There is also the issue of safety. “One of the most important things for us is safety and making sure people understand. You can take your viewing glasses off during totality, but you have to have them on during the partial phases,” Schindler said. “So we will announce when totality begins.”

Festive atmosphere

“It can be a real party atmosphere, like watching a movie with a crowd while staying home and watching something on your TV by yourself,” Nordgren says. “It is up to you, the individual, what will give you the maximum pleasure.”

Here are 12 museums, science centers and events within the path of totality, organized by observatories to view the total solar eclipse in the company of scientists, astronomers and nature lovers:

Fort Worth Museum of Science and History

Where: Fort Worth, Texas

Time and duration of totality: 1:40 PM CDT, 2 minutes 28 seconds

More information and tickets

Perot Museum of Nature and Science

Where: Dallas, Texas

Time and duration of totality: 1:40 PM CDT, 3 minutes 47 seconds

More information and tickets

SU Solar Eclipse

Where: Loftis Observatory, Schreiner University, Kerrville, Texas

Time and duration of totality: 1:32 PM CDT, 4 minutes 23 seconds

More information and tickets

Central America Science Museum

Where: Hot Springs, Arkansas

Time and duration of totality: 1:49 PM CDT, 3 minutes and 46 secondsS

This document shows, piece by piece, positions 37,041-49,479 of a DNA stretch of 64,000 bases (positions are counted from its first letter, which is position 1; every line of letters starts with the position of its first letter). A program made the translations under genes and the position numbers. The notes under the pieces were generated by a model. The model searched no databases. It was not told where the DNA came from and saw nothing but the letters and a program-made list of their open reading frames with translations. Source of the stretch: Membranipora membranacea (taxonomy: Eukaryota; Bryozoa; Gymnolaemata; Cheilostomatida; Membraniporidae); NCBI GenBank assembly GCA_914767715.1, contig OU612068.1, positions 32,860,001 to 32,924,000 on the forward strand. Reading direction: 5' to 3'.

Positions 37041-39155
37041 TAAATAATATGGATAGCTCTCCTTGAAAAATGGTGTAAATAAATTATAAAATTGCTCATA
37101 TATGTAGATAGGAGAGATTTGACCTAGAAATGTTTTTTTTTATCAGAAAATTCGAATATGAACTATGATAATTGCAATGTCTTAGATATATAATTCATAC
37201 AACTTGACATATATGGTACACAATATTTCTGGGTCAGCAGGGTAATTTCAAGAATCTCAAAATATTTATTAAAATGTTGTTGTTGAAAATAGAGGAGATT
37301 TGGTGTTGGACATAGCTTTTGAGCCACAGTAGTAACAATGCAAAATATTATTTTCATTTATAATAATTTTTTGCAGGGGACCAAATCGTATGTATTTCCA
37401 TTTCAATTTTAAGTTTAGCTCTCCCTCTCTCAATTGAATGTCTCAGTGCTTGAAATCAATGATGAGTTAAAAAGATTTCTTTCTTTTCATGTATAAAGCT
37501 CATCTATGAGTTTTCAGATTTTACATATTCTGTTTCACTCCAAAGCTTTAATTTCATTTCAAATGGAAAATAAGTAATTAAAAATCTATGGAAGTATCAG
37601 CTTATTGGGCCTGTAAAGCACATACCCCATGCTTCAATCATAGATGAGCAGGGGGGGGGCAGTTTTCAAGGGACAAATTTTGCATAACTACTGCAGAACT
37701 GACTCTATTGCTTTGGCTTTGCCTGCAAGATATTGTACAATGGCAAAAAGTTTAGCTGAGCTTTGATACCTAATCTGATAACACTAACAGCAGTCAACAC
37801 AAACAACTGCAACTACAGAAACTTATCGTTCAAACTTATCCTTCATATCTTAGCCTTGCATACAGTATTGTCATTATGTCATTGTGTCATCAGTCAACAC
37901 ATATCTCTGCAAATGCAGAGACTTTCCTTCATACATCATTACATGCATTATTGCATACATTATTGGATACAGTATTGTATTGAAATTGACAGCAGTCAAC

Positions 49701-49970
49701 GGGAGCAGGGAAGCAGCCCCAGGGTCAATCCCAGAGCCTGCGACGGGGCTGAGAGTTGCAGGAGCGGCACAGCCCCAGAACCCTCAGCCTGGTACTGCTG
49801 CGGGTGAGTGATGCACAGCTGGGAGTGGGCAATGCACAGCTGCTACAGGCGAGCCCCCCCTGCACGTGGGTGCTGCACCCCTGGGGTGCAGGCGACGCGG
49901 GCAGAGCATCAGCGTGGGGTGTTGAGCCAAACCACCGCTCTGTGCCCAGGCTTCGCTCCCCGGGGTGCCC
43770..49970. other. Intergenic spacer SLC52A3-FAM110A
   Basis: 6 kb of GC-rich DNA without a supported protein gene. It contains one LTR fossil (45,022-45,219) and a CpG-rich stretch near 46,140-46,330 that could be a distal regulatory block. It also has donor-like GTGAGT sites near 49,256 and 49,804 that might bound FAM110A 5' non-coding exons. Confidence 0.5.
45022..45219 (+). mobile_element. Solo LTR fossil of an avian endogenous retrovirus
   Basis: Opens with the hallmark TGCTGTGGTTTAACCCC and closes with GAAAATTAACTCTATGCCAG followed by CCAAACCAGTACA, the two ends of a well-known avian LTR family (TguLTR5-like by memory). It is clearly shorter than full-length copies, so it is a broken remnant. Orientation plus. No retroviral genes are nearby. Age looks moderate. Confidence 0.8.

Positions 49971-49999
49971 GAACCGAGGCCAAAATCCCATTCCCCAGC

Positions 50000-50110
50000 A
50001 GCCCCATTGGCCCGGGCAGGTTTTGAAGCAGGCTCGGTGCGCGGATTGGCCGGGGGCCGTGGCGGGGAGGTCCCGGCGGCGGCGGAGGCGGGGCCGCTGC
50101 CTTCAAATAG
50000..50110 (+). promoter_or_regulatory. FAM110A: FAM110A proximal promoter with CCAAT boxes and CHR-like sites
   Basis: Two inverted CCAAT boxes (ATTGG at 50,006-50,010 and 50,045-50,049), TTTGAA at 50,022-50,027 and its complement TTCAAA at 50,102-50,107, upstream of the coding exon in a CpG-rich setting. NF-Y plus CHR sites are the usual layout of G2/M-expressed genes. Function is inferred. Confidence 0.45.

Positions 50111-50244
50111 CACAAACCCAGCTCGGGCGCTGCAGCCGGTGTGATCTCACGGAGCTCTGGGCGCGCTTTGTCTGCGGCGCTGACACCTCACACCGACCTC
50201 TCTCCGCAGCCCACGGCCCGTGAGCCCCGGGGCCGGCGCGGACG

More information and tickets

Evansville Museum of Art, History and Science

Where: Evansville, Indiana

Time and duration of totality: 3:02 PM EDT, 3 minutes 1 second

More information and tickets

Armstrong Air and Space Museum

Where: Wapakoneta, Ohio

Time and duration of totality: 3:09 PM CDT, 3 minutes 57 seconds

More information and tickets

Cleveland Museum of Natural History

Where: Cleveland, Ohio

Time and duration of totality: 3:14 PM EDT, 3 minutes 49 seconds

More information and tickets

Genesee Country Village and Museum

Where: Mumford, New York

Time and duration of totality: 3:19 PM EDT, 3 minutes 37 seconds

More information and tickets

Rochester Museum & Science Center

Where: Rochester, New York

Time and duration of totality: 3:20 PM EDT, 3 minutes and 40 seconds

More information and tickets

Milton J. Rubenstein Museum of Science and Technology

Where: Syracuse, New York

Time and duration of totality: 3:23 PM EDT, 1 minute 30 seconds

More information and tickets

Adirondack Sky Center and Observatory

Where: Tupper Lake, New York

Time and duration of totality: 3:24 PM EDT, 3 minutes 33 seconds

More information and tickets

Mont-Mégantic Observatory

Where: Mont-Mégantic National Park, Quebec, Canada

Time and duration of totality: 3:28 PM EDT, 3 minutes and 28 seconds

More information and tickets

I’m an expert on eclipses, the editor of WhenIsTheNextEclipse.com and author of The complete guide to the great North American solar eclipse of April 8, 2024. For the latest news on the total solar eclipse, including travel and accommodation options,check my main feed for new articles every day.

I wish you clear skies and big eyes.